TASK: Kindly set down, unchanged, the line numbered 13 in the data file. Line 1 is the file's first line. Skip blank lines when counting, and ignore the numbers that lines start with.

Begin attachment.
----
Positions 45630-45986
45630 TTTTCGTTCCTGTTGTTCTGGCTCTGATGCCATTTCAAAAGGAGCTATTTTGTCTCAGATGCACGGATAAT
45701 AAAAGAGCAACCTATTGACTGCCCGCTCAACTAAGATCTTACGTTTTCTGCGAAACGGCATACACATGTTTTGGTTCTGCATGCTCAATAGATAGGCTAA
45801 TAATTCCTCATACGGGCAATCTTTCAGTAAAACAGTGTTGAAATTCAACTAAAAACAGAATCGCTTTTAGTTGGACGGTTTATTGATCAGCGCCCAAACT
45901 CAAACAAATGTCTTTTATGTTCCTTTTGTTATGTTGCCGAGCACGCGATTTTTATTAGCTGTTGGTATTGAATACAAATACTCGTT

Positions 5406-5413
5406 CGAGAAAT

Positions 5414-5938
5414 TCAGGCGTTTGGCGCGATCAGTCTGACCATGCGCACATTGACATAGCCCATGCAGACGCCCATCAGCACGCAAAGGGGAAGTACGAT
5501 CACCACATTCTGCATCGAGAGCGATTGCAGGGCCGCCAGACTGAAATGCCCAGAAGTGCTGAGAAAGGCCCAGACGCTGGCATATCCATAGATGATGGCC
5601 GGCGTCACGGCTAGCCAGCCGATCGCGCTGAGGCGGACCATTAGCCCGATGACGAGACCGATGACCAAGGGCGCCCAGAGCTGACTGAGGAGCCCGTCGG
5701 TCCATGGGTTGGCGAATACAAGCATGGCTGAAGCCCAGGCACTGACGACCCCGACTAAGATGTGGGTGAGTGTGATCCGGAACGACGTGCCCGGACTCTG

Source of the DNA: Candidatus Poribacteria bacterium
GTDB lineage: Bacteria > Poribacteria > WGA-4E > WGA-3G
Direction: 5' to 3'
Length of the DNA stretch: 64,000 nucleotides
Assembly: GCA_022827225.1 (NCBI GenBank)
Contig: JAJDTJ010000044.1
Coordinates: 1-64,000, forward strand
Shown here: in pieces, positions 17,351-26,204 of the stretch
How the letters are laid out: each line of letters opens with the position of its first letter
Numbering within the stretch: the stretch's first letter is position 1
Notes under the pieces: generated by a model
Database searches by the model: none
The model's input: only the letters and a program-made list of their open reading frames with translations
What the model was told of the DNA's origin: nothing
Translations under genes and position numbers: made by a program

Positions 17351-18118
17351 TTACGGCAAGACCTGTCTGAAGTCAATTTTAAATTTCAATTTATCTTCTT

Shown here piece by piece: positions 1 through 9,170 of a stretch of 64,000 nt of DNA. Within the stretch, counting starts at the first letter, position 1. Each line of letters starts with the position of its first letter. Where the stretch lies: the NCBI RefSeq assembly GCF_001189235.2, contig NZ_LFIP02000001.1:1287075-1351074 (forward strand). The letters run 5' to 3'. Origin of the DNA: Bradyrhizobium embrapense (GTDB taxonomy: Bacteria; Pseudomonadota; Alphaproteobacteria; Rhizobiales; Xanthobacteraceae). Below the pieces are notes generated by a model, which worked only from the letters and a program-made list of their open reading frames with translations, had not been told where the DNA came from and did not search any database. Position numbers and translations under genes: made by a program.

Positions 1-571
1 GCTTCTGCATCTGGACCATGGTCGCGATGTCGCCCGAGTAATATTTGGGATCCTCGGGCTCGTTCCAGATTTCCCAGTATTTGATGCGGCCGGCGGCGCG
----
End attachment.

Source of the DNA: Candidatus Poribacteria bacterium